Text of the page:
Assad's strategy shift keeps rebels at gates of Damascus
Government forces may have retreated but it seems their tactic is to strengthen the areas that they believe they can hold
Patrick Cockburn is an Irish journalist who has been a Middle East correspondent since 1979 for the Financial Times and, presently, The Independent. He was awarded Foreign Commentator of the Year at the 2013 Editorial Intelligence Comment Awards.
Sunday 09 December 2012
A rebel assault on Damascus has failed to make serious gains in the Syrian capital, diplomats have said, warning that the struggle between the regime of Bashar al-Assad and the opposition is now likely to drag on longer than had been expected.
The diplomats say that the Syrian government has adopted a new strategy in recent weeks whereby it withdraws its troops from bases that are indefensible in order to concentrate them in Damascus and other cities it views as strategically crucial. This pull-back enabled the army to launch a successful counter offensive in the past week, relieving the military pressure on the capital and improving its negotiating position.
"The government says it made a strategic choice not to defend smaller outposts," says one analyst in Damascus who did not want to be named.
This means ceding much of the countryside to the rebels, particularly in the north and west of Syria, but by concentrating its forces in population centres the government should be able to hold out for longer against rebel attacks. The opposition announced yesterday that rebel forces had taken the 111th regimental base at Sheikh Suleman near Aleppo, where 100 government soldiers fled.
The planned withdrawals may have given the rebels and the outside world a false impression in November that the government's military position was weaker than it really was and that the end of the conflict was in sight over the next two or three months. In practice, the military balance of power between the two sides is much more evenly balanced.
A diplomat said: "In private, Free Syrian Army commanders admit that their attacks in Damascus had not gone as planned and they suffered losses, but this does not mean that they will not try again."
The road to the international airport, 12 miles south-east of Damascus, was still cut at one point early yesterday, though the airport itself is held by the government. At least one passenger reached it safely by a long detour through south Damascus. But a driver who ventured on to the airport highway closer to the centre of the city says he was greeted "by a volley of shots that went very close to me, so I turned round immediately". The rebels announced this week that they regard the airport as a military target.
A sign of slackening pressure on the capital is that there are fewer incoming mortar rounds or rockets landing in the centre. Most of the firing that resounds across the city is outgoing, often of heavy rockets used against civilian areas. There are often single helicopters in the sky, but the government forces seem to be using them less, possibly because the rebels have captured anti-aircraft weapons and have shot down several planes.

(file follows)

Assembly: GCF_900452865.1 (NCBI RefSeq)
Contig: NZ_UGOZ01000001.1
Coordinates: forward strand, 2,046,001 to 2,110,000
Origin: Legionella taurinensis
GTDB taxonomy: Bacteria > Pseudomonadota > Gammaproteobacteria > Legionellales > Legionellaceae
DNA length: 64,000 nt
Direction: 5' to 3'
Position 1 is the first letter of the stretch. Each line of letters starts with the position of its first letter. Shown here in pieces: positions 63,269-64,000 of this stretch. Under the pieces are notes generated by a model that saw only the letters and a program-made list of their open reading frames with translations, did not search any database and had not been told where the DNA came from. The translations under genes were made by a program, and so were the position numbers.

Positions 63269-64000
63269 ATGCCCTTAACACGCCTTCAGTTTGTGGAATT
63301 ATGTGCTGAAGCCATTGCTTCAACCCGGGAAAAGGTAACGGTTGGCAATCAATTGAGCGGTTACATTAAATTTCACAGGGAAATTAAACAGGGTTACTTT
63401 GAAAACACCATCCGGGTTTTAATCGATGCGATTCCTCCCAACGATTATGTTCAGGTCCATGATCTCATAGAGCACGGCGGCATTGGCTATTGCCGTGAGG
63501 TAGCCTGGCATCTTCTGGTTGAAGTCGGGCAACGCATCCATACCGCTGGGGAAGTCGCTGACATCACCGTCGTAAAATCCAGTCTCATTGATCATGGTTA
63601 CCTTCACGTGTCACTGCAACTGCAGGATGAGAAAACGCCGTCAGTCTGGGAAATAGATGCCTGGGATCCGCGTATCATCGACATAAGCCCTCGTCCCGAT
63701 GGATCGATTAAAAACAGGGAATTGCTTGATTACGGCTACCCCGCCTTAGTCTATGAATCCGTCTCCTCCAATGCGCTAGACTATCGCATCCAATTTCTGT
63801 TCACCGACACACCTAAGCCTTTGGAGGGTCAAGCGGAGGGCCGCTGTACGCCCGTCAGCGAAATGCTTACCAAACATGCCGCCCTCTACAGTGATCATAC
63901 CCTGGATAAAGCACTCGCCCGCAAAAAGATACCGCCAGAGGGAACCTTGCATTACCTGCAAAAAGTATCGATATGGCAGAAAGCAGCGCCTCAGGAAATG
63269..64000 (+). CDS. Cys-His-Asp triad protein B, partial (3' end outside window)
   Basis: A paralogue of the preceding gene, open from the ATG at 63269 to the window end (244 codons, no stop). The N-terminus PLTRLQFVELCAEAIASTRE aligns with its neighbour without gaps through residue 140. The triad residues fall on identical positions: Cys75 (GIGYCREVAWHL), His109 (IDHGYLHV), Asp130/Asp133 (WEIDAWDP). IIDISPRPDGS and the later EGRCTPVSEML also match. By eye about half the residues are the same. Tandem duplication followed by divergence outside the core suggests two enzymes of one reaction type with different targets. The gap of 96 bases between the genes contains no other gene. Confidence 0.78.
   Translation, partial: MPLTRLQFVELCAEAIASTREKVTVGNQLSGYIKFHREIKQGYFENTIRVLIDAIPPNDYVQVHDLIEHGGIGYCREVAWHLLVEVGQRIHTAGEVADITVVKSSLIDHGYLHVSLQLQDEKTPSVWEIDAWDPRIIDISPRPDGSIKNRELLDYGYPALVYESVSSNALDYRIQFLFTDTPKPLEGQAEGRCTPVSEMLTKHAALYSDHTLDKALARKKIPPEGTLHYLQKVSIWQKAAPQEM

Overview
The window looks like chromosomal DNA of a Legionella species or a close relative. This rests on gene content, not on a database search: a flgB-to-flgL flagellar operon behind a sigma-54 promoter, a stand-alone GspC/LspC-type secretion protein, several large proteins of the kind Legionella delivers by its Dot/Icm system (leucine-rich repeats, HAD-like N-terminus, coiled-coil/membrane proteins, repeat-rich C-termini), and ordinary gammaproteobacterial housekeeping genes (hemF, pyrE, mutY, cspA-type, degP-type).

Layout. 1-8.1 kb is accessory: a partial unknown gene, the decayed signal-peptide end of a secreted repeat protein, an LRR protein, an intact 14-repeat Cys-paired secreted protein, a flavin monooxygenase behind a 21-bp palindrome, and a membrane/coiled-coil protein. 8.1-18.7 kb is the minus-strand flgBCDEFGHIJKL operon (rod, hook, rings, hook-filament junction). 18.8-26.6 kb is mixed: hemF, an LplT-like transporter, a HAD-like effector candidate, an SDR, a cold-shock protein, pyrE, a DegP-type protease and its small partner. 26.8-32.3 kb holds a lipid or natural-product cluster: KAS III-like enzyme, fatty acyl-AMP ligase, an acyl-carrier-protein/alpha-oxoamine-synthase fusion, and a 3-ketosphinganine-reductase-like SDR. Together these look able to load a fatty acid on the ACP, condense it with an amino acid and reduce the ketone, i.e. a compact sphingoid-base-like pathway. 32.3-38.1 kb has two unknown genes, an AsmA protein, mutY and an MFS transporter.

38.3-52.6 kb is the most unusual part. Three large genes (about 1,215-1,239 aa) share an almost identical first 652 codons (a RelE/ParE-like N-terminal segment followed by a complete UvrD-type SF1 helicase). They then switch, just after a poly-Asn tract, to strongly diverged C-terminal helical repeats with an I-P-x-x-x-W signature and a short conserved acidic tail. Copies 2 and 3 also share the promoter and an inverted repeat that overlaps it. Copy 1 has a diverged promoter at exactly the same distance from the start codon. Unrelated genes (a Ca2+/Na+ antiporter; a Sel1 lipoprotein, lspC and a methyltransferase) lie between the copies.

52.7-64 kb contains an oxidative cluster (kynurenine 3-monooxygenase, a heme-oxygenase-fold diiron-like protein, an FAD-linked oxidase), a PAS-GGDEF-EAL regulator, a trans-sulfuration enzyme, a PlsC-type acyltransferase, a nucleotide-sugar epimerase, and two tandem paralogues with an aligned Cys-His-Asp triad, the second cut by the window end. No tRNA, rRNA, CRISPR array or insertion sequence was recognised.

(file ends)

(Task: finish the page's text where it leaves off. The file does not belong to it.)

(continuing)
If the government can keep control of most of Damascus, its negotiating position will improve. The capital is full to bursting with people because so many have fled violence elsewhere in the country but do not have the money to go abroad. The streets are clogged with traffic because of the checkpoints, closed roads and increased number of vehicles. Apartments once occupied by refugees from Iraq are now rented out to Syrians, while a small house will contain five or six families.
The government also has a measure of support in Damascus and Aleppo that it does not have in impoverished country villages and small towns. A weakness of the army's tactics in the past is that, while it has the fire power to retake a rebel-held district, it has not had the manpower to keep control of it. In some cases the government is setting up local committees to try to maintain its authority. In others, shantytowns on the outskirts of towns, seen as being likely to support the rebels, have been bulldozed.
There is a growing sense of weariness because the conflict has gone on longer than people expected. There is also a mood of desperation because of the shortage of electricity, high prices and lack of employment. In rebel-held parts of Aleppo there have been demonstrations on recent days in favour of the fundamentalist Jihadi militia Jabhat al-Nusra and against the Free Syrian Army, which is accused of corruption and inability to help the civilian population.
The government's concentration of forces means that there are increasingly large swaths of territory under rebel control. Rebels also hold parts of Aleppo, Homs and Hama. In Aleppo the government is making fewer claims that it will recapture parts of the city held by the rebels, possibly because it wants to use its best units to defend Damascus.
Meanwhile, the rebel military forces have announced a major reorganisation at a conference attended by 500 delegates in Antalya in Turkey with a new 30-member Supreme Council elected along with a new chief of staff.
The two main Jihadi groups, Jabhat al-Nusra and Ahrar al-Sham, were not invited, though they play an increasing role in the fighting. Many of their militants can draw on military experience gained in Iraq over the past nine years.
It is not clear how much authority the members of the new council will wield unless they can supply weapons, ammunition and money to individual units inside Syria. They are often in the ambivalent position of stressing their secular nature to Western backers while at the same time emphasising their Islamic credentials to supporters in Saudi Arabia and the Gulf.
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